One of my earliest customers used to sell homes for a “stick” builder. His interest in a modular home for his family was motivated by two things: faster construction time and better cost controls. However he wasn’t yet convinced that modular homes were better built. And he doubted they were less expensive, at least to start. But from his past experience, a stick home always took longer, which cost more money, and often created sizable cost overruns.
Turning Gray into Black for the Builder
I of course agreed with his points about speed and cost overruns, and asked him to tell me more. He surprised me with a brief anecdote that I’ve never forgotten and often shared with others.
“Let me tell you about my boss. About once a month we’d have a sales meeting and he’d almost always find an opportunity to tell us that our job was to turn gray into black for the company. He never tired of explaining that there were gray areas in his customers’ contracts. It was our job to turn these gray areas into black. The more gray areas the better, since change orders made him most of his money.”
Turning Gray into Red for the Customer
My customer added, “What my boss would never say aloud was what this magic meant for his customers. By turning his contracts’ gray ink into black ink for his bottom line, he busted his customers’ budgets with red ink. I’ll be damned if that’s going to happen to me. Since building a modular home forces you to specify everything in advance, there’s not much chance of being surprised by last minute change orders.”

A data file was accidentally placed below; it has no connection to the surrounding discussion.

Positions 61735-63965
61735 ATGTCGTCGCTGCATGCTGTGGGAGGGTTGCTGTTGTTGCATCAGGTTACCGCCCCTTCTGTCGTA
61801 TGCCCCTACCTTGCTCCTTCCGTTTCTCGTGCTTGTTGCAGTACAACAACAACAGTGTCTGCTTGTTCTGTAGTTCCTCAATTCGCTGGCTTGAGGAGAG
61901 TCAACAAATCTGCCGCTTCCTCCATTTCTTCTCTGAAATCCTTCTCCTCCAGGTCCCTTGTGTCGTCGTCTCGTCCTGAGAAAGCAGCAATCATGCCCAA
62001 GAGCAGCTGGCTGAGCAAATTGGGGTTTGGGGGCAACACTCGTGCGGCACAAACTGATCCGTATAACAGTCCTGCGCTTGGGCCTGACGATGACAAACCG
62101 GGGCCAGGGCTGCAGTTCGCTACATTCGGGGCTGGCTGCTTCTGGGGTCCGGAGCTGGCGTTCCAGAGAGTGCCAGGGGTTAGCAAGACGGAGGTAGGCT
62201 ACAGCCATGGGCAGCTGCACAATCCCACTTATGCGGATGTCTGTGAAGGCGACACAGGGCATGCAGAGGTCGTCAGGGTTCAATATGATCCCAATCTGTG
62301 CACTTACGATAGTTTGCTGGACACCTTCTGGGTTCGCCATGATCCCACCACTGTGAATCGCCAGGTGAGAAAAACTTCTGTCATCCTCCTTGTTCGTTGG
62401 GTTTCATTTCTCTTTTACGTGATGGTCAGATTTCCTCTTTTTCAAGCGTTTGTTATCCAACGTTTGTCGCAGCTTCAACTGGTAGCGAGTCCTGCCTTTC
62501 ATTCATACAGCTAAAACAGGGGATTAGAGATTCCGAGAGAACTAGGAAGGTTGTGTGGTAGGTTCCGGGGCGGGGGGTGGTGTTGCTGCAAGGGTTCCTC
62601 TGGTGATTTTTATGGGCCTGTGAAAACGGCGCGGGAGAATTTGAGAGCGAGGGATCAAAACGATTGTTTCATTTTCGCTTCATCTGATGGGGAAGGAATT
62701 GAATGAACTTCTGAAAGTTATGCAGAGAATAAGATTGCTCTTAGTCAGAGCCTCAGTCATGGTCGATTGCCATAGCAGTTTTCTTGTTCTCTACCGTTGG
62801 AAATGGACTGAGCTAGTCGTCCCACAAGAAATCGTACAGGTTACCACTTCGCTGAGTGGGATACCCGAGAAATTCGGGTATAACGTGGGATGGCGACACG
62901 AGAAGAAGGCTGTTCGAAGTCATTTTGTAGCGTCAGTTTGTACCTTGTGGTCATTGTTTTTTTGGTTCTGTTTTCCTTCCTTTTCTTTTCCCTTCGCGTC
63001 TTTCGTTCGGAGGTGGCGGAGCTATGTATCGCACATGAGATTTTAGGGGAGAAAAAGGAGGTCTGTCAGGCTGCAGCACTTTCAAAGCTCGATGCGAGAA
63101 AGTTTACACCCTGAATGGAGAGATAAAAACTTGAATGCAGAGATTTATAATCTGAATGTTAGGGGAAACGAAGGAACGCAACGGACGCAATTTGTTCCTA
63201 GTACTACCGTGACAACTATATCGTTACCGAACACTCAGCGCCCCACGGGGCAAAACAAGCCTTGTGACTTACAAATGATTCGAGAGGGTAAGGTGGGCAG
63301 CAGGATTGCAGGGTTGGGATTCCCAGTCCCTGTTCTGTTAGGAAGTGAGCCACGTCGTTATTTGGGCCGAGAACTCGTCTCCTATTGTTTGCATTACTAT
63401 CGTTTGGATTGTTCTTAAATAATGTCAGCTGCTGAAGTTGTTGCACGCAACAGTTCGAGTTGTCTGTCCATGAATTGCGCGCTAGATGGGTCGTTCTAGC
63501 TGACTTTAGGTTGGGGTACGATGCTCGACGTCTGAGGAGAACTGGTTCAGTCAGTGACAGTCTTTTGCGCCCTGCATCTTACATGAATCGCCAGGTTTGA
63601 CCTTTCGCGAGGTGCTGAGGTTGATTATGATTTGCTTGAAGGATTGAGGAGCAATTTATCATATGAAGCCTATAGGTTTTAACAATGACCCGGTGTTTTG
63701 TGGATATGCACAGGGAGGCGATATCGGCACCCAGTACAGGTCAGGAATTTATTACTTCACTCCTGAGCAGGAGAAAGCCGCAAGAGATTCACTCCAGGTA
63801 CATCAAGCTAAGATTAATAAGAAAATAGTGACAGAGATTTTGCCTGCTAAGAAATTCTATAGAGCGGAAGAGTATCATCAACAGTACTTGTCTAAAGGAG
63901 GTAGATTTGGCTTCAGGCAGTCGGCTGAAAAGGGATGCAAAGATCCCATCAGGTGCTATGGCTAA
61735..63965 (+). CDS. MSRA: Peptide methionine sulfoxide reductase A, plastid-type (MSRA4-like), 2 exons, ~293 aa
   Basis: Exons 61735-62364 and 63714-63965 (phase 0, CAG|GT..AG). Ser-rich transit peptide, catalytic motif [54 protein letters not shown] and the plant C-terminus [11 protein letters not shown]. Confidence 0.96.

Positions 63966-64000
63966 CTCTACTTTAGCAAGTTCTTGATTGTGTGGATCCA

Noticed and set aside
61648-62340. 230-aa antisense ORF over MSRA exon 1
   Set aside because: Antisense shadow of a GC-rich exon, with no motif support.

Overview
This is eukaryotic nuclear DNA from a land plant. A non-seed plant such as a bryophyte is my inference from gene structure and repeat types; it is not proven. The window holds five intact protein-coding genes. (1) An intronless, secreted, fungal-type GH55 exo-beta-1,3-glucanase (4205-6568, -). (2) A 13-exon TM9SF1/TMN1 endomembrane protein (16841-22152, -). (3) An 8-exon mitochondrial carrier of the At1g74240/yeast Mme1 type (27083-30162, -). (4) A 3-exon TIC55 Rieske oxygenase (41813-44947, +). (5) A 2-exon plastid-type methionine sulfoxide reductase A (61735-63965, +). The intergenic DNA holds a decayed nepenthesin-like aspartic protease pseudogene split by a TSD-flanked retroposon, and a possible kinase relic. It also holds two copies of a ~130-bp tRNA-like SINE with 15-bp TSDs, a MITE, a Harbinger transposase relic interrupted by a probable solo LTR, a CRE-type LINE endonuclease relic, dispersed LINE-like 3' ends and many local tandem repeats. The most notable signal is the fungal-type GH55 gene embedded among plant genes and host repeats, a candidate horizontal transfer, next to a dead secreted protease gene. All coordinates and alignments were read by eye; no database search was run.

Turning Gray into Black for the Modular General Contractor
My customer was definitely right about modular homes. (Here is how modular homes help you avoid costly, unbudgeted surprises.) However, as I explained to him, there’s plenty of opportunity for a modular general contractor to write his contract in gray ink for the foundation, site work, button-up work, and construction of site built structures.
Eliminating Gray for the Customer
The real issue is not the type of construction, it’s the type of documentation. Whether you build a stick, log, panelized, or modular home, the only way to avoid the damnable red ink is have your builder fully document the scope of work, specifications, and costs. He should do this by itemizing every detail, and he should specify which items are excluded and which are priced as allowances.